Dozens of protesters gathered in Damascus on Sunday for a rare demonstration in front of Syria’s parliament against a 40 percent hike in fuel prices announced last week.
As lawmakers met inside the parliament building, protestors carried signs reading “No to corruption!” and “Parliament — stand with the people, say no to raising prices!”
“No to rising prices, people are starving to death,” another read.
The demonstration appeared to be tolerated by Syria’s authorities, with about a dozen riot police stationed near parliament allowing the protest to go ahead.
In a letter to parliament, a copy of which was obtained by AFP, the demonstrators called on lawmakers to “cancel their decision to raise the prices of petroleum products.”
“The strike will continue on a daily basis until we get a response and the protest’s goal is achieved,” the letter said.
On Thursday Syria’s government ordered the price of a litre of petrol increased from 160 to 225 S yrian pounds (about 90 US cents), state news agency SANA said, with similar increases for cooking gas and diesel.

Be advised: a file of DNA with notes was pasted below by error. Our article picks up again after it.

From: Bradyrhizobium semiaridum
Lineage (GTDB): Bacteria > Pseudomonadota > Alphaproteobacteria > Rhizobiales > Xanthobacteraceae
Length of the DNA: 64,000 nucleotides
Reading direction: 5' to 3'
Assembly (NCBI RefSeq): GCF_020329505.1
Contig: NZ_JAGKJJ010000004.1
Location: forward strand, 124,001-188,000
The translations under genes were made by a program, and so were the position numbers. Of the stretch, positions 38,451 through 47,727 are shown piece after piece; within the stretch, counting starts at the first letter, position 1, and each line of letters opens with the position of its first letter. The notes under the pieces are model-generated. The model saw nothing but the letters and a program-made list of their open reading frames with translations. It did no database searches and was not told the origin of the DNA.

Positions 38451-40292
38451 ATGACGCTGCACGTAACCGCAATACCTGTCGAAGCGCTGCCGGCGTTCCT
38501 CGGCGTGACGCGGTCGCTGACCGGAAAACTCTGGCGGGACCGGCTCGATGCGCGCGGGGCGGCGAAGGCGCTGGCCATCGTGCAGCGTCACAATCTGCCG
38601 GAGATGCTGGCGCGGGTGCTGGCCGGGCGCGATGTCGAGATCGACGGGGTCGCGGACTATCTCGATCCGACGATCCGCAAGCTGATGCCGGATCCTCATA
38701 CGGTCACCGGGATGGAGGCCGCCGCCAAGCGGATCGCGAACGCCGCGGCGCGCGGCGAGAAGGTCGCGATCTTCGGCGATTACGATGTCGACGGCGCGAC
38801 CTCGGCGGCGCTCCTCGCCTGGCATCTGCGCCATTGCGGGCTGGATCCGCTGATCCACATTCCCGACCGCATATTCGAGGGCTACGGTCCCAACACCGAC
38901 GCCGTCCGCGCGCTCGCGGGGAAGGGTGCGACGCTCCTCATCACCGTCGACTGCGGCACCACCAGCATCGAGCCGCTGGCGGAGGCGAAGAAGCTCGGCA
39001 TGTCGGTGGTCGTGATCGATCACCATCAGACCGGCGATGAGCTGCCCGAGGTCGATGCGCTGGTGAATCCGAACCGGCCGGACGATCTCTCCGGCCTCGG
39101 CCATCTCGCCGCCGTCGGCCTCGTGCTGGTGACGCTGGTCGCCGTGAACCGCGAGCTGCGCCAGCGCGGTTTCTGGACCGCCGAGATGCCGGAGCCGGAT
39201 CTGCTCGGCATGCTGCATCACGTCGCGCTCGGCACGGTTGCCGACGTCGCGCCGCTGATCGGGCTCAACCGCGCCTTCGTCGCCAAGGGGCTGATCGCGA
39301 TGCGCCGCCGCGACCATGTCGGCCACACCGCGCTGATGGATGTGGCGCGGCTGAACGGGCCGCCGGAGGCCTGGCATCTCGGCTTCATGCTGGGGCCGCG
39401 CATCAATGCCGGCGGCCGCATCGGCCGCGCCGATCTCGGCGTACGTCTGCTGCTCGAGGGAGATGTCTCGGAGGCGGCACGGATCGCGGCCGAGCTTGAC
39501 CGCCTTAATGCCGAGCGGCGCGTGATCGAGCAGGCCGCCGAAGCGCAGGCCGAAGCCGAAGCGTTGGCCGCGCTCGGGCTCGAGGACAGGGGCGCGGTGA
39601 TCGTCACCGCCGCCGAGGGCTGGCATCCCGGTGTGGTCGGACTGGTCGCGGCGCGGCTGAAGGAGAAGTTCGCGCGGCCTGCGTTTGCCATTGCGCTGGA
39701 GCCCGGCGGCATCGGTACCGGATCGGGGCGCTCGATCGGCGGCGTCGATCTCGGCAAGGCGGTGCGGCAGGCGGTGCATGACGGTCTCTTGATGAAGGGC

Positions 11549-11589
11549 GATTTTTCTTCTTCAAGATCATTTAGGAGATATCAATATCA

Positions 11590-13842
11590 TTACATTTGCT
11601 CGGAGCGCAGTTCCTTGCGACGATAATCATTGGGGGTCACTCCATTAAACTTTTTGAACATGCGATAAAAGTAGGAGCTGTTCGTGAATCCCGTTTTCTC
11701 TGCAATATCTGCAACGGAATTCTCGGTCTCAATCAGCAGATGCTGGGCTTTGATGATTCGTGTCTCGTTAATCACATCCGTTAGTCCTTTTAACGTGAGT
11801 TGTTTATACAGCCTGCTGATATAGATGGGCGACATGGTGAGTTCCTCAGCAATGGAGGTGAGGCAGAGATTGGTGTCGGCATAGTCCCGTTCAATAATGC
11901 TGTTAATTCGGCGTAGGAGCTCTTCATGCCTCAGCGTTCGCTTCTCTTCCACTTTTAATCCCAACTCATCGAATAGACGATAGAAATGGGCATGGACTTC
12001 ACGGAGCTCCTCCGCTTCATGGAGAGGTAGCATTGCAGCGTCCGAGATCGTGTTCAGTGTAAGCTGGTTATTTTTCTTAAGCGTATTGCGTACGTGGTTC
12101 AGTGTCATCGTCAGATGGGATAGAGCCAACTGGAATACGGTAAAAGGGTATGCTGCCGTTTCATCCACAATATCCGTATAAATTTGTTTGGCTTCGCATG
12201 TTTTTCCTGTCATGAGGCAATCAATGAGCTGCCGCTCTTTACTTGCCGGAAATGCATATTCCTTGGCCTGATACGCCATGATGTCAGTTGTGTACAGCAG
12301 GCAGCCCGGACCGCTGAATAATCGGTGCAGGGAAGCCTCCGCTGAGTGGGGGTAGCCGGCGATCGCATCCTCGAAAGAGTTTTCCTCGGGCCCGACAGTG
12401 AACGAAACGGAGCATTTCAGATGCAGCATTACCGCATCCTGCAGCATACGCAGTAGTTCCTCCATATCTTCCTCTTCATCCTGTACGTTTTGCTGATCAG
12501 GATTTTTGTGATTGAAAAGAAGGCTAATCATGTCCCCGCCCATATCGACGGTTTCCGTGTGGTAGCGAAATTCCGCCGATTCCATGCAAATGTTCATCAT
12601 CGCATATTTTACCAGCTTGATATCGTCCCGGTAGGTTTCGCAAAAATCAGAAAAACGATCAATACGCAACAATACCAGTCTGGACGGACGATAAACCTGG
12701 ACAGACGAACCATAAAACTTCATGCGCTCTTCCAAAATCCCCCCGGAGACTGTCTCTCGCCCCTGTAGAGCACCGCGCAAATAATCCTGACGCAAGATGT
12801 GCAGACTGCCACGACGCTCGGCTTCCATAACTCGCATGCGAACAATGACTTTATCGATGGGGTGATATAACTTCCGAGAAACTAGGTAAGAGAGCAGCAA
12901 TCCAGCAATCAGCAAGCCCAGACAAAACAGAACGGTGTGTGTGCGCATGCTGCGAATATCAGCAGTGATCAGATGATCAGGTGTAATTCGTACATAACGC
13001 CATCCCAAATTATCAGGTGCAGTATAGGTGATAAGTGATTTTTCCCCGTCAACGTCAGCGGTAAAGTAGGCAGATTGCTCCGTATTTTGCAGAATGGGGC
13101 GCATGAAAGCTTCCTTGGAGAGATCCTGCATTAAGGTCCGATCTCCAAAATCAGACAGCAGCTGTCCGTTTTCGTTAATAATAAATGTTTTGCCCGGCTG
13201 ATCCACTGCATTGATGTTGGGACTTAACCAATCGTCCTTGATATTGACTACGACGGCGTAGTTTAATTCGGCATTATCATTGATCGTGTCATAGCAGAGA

“We called for this strike to protest the rising prices of petroleum products which will in turn negatively affect all other prices,” said Firas Nadim, a member of a consumer protection group that organised the demonstration.
“The government had been trying to improve the quality of life for the average citizen, but now they are trying to starve him,” Nadim told AFP.
Lawmakers were meeting for their second session since being elected in April.
SANA quoted parliamentarians as stressing “the need to postpone the official decision on amending the prices of oil products and to study the extent of its effect on the quality of life.”
Oil production has slumped in Syria since the beginning of the country’s five-year civil war, which has killed more than 280,000 people, displaced millions and devastated the economy.
While residents of Damascus have remained relatively insulated from the violence, they have suffered from inflation and severe unemployment.
Damascus witnessed some anti-government demonstrations in 2011, when Syria’s conflict first erupted.
But as violence increased throughout the country, street protests in the capital became increasingly rare.
Sunday’s gathering followed expressions of frustration on social media, in some cases even from supporters of President Bashar al-Assad, over the government’s economic policies.